Apnea Bali, founder and owner Julia Mouce Dominguez describes Tulamben as “the best freediving spot in South East Asia. It has easy access from the shore, pristine waters and unique marine life.”
Michael Bates was named as both overall winner and Australian winner of the Australian Depth National Championships. Bates is not only the Australian freediving associations president but also the main competition organizer. “I did a lot of the organising, but, most of the on-the-ground logistics was handled by Apnea Bali who did a fantastic job. The competition ran like clockwork, which is a phenomenal achievement,” says Bates.
Brisbane freediver Amber Bourke won the female title for both overall and Australian winner with Brisbane’s Emily Shaw coming second by a single point.
Ant Judge showing his strength – will he reclaim his free immersion national record later in the week? (Photo: Julia Wheeler)
Divers have arrived in Tulamben, Bali, and have been training hard in preparation for Australian Depth Nationals, which starts on Thursday this week. A large crop of talent includes current and former national record holders and national champions. In the women’s event, strong pool divers Amber Bourke and Emily Shaw will be competing for the depth crown. For the men, veteran competitor Ant Judge may be challenged by Adelaide’s dark horse, Michael Cheesman.
During the course of the event, all eyes will be on New Zealand’s Dave Mullins, who is hoping to break Alexey Molchanov’s Constant Weight World record (128m). To hear the news as it happens, check in on the AFA Facebook page.
If AIDA observer members in Oceania wish to run a competition, the AFA can help by registering competitions with AIDA.
The Singapore Pool Freediving Open (6th September 2015), hosted by the Apnea Association of Singapore (AAS), will be the first national freediving competition in Singapore. The AAS decided to run the event to facilitate the development of freediving. The competition will allow freedivers in Singapore to come together and exchange experience, raise the profile of freediving to the general community, provide a safe environment for freedivers to test their limits and give competitive athletes a goal to work towards.
Jonathan Chong, president of the AAS, commented,
The readily available support of other nationals provides an excellent ‘scaffolding’ for younger nationals to rely on. Australia, Malaysia and AIDA International were willing to endorse our competition despite us being only 4 months old. We are also appreciative of the organisational advice from members of the Brisbane freedivers, who have previous experience in running competitions. To further our national development, Singapore will be utilising the Judge Course at Pan Pacs to grow our own in-house capabilities. I believe that the willingness for nationals to collaborate will foster the growth of freediving internationally through the sharing of knowledge, experience and friendly competition.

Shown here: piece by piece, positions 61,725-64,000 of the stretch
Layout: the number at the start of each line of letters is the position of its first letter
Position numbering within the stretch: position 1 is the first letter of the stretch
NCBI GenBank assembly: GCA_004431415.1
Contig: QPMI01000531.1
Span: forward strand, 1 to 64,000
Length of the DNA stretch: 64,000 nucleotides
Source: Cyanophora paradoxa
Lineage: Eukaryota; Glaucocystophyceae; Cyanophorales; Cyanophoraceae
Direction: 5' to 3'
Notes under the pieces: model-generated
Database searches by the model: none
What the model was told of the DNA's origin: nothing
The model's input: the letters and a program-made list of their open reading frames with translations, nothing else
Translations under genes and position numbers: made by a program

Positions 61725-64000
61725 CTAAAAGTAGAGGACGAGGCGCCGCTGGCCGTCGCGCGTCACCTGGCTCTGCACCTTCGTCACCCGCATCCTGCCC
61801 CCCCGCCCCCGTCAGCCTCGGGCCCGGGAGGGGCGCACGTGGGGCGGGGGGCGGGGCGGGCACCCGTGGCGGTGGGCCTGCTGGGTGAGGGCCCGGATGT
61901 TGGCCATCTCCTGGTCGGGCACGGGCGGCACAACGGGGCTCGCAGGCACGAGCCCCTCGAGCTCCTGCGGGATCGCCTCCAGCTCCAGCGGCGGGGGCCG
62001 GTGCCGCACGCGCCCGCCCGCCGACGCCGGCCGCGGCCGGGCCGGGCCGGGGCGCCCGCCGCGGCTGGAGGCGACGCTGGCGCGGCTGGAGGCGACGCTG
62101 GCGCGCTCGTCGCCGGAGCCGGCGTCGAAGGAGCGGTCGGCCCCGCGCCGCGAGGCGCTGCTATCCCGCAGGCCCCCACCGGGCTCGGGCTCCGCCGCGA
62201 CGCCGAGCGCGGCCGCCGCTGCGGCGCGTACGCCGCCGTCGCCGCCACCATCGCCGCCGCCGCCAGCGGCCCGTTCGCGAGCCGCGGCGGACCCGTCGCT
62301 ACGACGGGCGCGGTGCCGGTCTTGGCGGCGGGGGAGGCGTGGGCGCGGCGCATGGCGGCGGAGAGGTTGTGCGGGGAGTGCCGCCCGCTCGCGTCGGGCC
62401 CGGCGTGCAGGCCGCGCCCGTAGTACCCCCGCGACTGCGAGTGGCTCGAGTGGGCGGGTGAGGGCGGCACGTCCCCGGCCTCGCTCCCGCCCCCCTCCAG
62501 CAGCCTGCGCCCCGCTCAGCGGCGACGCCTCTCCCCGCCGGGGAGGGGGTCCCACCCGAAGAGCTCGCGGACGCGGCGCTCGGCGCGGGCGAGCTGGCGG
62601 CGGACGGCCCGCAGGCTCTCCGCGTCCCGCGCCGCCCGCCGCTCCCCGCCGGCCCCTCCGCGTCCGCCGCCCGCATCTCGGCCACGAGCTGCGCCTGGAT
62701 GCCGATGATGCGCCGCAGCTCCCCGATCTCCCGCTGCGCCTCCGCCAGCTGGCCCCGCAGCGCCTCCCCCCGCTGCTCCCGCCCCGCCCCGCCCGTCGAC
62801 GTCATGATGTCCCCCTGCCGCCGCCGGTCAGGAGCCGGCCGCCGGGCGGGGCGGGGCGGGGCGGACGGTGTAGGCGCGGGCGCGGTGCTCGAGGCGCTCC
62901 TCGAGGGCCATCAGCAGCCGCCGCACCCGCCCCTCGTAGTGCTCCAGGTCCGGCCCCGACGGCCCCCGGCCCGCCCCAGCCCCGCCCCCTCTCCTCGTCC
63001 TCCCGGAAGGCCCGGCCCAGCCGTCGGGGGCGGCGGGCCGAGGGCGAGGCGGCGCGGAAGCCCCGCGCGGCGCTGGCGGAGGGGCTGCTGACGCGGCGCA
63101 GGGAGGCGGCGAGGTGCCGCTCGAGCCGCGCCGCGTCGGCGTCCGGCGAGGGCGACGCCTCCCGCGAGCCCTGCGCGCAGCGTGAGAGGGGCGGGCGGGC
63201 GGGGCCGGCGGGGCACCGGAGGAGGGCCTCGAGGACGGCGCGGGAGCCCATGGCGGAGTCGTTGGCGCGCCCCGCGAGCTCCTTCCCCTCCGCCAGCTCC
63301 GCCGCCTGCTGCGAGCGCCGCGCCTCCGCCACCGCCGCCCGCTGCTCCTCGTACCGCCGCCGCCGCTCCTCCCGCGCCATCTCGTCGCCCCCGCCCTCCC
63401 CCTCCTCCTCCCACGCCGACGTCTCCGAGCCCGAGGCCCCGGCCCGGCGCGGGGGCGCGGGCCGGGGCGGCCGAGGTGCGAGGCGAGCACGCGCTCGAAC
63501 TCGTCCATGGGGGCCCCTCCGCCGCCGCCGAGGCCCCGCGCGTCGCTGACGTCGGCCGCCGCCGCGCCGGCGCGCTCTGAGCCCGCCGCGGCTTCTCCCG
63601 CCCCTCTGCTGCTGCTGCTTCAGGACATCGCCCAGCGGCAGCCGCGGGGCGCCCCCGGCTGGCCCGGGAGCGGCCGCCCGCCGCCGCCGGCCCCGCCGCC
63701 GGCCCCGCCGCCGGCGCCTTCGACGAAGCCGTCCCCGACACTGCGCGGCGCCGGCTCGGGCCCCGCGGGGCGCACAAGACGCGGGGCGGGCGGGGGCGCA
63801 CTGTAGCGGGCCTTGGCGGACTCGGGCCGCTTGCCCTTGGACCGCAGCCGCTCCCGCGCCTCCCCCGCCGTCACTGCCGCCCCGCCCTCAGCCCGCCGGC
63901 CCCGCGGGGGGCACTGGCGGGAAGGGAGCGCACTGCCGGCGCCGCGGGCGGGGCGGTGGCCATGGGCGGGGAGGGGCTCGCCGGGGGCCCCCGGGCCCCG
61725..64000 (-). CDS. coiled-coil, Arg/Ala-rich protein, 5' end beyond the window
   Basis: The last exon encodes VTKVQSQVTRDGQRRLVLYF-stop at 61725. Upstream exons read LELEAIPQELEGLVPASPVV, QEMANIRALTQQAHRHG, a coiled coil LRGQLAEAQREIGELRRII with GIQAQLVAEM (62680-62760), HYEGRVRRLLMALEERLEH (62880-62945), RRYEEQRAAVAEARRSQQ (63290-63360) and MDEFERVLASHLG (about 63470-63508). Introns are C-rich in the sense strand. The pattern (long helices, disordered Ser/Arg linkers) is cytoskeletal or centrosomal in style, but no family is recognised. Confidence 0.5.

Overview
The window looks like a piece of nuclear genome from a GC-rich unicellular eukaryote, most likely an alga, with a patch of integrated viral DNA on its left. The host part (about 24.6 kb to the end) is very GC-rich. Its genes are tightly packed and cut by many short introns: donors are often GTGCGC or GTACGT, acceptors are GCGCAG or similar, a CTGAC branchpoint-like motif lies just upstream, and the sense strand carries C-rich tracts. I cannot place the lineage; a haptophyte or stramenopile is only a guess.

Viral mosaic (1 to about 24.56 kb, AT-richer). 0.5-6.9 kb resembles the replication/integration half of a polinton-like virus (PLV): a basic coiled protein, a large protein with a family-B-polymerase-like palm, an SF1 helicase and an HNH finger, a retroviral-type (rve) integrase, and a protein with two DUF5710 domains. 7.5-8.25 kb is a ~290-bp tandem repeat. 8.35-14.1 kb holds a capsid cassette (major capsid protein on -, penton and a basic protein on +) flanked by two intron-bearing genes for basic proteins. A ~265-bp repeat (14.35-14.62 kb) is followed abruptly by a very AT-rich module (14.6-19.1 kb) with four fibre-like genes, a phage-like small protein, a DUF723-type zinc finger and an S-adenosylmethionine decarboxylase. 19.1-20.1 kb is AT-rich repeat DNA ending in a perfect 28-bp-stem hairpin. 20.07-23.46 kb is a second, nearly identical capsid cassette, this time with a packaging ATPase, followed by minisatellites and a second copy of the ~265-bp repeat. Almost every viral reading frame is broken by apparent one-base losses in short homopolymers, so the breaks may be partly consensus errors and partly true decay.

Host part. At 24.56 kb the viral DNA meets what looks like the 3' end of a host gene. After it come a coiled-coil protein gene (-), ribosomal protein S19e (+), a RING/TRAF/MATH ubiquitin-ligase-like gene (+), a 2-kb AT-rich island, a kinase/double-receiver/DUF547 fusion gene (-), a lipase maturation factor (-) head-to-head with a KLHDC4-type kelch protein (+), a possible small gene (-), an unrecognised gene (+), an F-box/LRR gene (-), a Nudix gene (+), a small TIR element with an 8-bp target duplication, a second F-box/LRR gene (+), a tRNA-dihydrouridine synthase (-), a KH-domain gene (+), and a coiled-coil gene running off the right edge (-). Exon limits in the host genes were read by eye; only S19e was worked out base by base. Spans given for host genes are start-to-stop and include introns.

Jonathan is a current Singaporean freediving national record holder. He was first exposed to the sport whilst studying in Australia, where he learned to freedive with the Brisbane Freedivers. Upon graduation, he returned to Singapore and formed the AAS to further the sport of freediving.
Australian freediving welcomed its newest National Record holder on the 7th of May, 2015. Adam Stern dove to 85m in the discipline of Free Immersion, breaking the existing Australian record by 1m. The record was set on the final day of Vertical Blue on Long Island in the Bahamas. A little more than a month later Adam was at it again when he was at the Nirvana Ocean Quest on San Andres Island in Colombia where he raised the bar again by setting another Australian free immersion record of 86m.
Adam Stern ascending from his record breaking free immersion dive at Vertical Blue.
Going into Vertical Blue Adam was initially focussed on constant weight and early in the 9 day competition he set a personal best of 93m. To prepare for the competitions Adam arrived in Long Island for three weeks of training prior to Vertical Blue to help acclimatise himself to diving in the darkness of Dean’s Blue Hole, the deepest of its type in the world. Of his two record setting free immersion dives, Adam said “The beautiful conditions of both these competitions paved the way for these two dives. With flat seas and no current it’s very hard not to dive at your best!”
Leigh Woolley after his impressive 172m dynamic no fins performance.
The second annual Australian Pool National Championships, held in Gladstone from May 29-31, was a great success with athletes from several east coast clubs and Adelaide attending. The event was held in conjunction with the Curtis Coast Freediving Challenge, which is in its 4th year and has become a fixture on the Australian freediving calendar.
This year’s event was extremely close, with Brisbane Freedivers Nicole Keating and Leigh Wooley crowned the new national champions. It is the second year in a row that Brisbane has won both the male and female championship. But the competition is getting extremely close, especially with promising athletes rising in the newest clubs in Adelaide and Melbourne. Next year Pool Nationals will likely be held in Melbourne, which will keep promoting the development of competitive freediving within the southern states.